How could this be? This isn’t how you saw your life unfolding. You were in love and believed that you were meant to be together. This is the man that you have felt so attached to and been building your life with. He was your rock, your soul mate and above all you committed to be true to one another.
But now things are different. You caught him in a lie and one thing led to another. You’ve discovered that the problem is much bigger than you could have imagined. He has an addiction to pornography and he’s been chatting on line with other women. Your heart feels like it’s been shattered into tiny pieces. There are a million questions that you want answered. How long has this been going on? Why am I not enough? What else has he done? Has he told me everything? What do I do now?
He’s seen how devastating this has been for you, the tears you’ve shed. Your mind is consumed with worry and you are preoccupied wondering what he is doing on the computer when your away or what he might be thinking as you stroll through the mall together. Does he really understand the trauma you have experienced?
Yet, he says he loves you and wants things to be better. He’s going to try really hard to conquer this addiction. After all, he is a good person in so many ways and you said you would support him and help him. Every fiber in your being wants this to be true and at the same time your heart and spirit are broken. You just don’t know if you could survive one more disclosure. So, you start checking his emails, his cell phone and computer history. This can’t happen one more time! In some strange way this gives you a false sense of control for a moment in what feels like your out of control life. But this isn’t you. This isn’t the person you use to be. Somehow you’ve lost yourself through all of this. You didn’t find anything in your checking and searching this time. Things settle for a short while but then you find yourself preoccupied again with all the hurt and worry. This is called the fear cycle.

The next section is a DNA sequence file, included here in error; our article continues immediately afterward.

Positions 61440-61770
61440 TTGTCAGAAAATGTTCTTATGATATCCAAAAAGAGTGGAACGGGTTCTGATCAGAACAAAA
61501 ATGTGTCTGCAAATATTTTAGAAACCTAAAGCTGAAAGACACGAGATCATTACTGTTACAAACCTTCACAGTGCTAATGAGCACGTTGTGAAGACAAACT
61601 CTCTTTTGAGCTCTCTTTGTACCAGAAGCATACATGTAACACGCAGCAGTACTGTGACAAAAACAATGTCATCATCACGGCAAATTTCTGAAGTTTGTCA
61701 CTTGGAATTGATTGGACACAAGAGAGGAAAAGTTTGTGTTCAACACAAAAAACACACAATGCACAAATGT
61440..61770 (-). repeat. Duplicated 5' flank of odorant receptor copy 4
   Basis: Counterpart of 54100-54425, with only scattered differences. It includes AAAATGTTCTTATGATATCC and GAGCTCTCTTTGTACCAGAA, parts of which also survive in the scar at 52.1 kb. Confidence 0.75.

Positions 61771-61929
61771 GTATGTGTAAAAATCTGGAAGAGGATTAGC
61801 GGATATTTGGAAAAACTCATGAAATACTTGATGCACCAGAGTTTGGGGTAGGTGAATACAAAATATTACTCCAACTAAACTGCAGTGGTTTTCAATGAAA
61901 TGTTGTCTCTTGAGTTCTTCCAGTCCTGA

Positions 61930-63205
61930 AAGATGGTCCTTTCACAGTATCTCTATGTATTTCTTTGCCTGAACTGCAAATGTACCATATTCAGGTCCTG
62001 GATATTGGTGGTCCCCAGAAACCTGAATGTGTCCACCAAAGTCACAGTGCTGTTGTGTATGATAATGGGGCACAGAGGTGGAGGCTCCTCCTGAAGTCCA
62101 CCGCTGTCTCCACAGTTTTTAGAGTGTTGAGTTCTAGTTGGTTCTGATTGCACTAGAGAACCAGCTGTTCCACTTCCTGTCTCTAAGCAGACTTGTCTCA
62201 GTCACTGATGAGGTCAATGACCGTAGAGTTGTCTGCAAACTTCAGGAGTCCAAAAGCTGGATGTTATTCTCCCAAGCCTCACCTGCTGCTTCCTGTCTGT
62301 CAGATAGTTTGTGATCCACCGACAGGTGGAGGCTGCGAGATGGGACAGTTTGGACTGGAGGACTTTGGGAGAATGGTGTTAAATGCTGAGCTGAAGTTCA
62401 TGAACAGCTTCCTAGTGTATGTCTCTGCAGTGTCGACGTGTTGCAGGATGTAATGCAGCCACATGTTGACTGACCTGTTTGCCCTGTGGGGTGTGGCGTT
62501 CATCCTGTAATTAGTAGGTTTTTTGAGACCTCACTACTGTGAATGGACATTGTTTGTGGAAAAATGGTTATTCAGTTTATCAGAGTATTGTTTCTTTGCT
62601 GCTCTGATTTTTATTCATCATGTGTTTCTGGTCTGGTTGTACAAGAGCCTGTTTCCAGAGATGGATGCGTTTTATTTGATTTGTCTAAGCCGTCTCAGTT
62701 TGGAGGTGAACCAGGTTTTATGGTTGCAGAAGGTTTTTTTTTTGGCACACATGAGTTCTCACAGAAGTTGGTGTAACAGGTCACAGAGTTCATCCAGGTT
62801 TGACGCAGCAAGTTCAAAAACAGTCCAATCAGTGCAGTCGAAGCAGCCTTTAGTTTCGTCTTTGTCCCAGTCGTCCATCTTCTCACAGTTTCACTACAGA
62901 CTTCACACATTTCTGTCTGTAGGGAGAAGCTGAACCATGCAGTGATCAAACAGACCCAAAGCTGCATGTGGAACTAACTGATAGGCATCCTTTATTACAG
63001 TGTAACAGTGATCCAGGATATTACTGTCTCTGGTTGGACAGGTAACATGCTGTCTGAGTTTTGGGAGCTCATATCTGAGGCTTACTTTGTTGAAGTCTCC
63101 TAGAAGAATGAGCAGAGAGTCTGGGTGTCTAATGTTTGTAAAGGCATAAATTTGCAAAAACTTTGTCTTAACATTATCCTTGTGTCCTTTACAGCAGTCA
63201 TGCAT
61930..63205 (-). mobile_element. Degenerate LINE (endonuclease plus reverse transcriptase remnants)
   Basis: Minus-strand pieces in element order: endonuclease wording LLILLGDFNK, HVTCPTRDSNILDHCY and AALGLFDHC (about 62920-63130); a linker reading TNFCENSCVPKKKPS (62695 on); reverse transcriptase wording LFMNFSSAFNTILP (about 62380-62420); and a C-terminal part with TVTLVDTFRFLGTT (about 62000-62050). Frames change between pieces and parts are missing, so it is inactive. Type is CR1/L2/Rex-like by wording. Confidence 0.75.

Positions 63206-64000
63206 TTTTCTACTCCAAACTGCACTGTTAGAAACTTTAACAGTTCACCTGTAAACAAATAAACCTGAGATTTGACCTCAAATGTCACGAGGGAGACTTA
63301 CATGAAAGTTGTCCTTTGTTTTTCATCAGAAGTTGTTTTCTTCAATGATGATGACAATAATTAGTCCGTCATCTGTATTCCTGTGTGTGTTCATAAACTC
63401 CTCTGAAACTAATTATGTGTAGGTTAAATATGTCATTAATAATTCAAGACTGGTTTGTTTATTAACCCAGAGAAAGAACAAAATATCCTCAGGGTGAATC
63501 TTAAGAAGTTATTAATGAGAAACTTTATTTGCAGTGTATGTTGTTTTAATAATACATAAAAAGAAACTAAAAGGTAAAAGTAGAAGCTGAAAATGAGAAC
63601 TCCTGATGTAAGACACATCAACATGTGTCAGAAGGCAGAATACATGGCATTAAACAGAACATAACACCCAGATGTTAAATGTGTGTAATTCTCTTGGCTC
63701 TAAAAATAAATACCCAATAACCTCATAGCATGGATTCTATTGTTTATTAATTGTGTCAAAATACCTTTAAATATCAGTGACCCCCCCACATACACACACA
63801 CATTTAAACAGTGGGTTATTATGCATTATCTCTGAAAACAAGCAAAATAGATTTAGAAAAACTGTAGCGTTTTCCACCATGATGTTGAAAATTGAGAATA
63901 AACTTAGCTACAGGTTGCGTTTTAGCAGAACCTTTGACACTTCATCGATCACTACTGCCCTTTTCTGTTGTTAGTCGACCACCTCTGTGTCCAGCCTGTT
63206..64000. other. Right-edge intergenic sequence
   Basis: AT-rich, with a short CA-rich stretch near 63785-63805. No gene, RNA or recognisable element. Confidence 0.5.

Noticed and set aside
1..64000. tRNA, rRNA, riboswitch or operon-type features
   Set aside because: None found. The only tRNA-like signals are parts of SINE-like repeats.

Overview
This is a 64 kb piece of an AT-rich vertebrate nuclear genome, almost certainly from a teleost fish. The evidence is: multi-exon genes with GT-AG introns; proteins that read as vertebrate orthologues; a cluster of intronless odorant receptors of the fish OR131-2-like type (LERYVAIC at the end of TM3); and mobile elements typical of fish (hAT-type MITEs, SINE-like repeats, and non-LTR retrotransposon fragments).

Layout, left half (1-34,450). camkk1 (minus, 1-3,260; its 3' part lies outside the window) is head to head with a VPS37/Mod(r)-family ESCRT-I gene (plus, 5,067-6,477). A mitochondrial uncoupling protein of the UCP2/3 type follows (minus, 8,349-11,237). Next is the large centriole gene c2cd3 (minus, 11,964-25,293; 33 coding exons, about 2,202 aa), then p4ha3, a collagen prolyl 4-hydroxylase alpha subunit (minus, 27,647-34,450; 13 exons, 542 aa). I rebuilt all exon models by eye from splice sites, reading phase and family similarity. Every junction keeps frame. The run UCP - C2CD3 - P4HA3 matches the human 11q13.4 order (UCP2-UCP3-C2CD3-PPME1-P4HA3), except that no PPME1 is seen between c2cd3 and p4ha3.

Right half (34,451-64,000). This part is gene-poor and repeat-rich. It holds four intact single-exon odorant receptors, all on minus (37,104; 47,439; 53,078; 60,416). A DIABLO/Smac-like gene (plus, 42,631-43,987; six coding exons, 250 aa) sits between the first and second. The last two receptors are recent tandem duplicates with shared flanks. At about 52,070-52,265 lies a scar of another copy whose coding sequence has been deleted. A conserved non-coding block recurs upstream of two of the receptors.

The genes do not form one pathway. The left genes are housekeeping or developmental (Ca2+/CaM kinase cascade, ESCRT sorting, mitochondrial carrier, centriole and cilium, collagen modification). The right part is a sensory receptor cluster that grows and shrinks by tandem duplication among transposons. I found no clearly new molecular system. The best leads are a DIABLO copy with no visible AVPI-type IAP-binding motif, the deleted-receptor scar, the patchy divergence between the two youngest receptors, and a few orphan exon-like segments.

This is a familiar story for partners of sex addicts. Partners do experience trauma and often require professional help. You can heal and your relationship can heal. Recovery is not just for the addict, partners too have to experience their own recovery. If you would like more information about our recognized leading out patient program go to www.lifestaralberta.com
By Jennifer Thibodeau MSW, RSW
Clinical Social Worker, Certified Sex Addiction Therapist